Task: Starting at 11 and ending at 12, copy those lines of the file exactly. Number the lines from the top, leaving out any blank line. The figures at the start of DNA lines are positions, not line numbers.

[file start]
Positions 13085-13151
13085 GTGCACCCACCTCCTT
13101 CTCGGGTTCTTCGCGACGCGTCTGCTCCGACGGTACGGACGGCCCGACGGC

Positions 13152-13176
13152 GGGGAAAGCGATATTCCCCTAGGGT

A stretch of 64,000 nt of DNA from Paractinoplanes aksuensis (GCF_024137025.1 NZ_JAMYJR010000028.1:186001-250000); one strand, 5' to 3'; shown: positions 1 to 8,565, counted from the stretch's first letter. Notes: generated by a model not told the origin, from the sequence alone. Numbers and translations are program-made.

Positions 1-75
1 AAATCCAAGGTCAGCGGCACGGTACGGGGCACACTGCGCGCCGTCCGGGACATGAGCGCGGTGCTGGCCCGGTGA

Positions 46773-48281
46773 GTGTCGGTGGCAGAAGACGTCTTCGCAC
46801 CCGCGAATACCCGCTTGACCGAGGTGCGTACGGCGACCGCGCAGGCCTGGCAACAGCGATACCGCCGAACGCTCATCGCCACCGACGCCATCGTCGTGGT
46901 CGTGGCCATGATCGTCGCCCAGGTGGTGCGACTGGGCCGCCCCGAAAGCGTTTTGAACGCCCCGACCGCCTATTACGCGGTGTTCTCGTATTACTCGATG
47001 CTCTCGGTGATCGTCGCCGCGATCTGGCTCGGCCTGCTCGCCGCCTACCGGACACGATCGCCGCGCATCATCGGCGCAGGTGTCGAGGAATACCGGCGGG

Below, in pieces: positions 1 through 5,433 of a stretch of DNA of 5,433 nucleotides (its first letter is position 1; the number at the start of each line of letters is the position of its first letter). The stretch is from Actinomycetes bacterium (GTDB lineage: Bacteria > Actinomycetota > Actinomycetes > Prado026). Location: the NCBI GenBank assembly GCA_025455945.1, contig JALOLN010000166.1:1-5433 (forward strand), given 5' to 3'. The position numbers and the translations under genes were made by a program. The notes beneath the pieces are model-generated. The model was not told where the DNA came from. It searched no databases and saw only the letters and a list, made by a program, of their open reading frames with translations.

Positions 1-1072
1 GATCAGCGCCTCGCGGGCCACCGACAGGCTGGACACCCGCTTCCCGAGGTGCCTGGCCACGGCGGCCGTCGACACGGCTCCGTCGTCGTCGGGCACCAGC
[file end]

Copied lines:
46801 CCGCGAATACCCGCTTGACCGAGGTGCGTACGGCGACCGCGCAGGCCTGGCAACAGCGATACCGCCGAACGCTCATCGCCACCGACGCCATCGTCGTGGT
46901 CGTGGCCATGATCGTCGCCCAGGTGGTGCGACTGGGCCGCCCCGAAAGCGTTTTGAACGCCCCGACCGCCTATTACGCGGTGTTCTCGTATTACTCGATG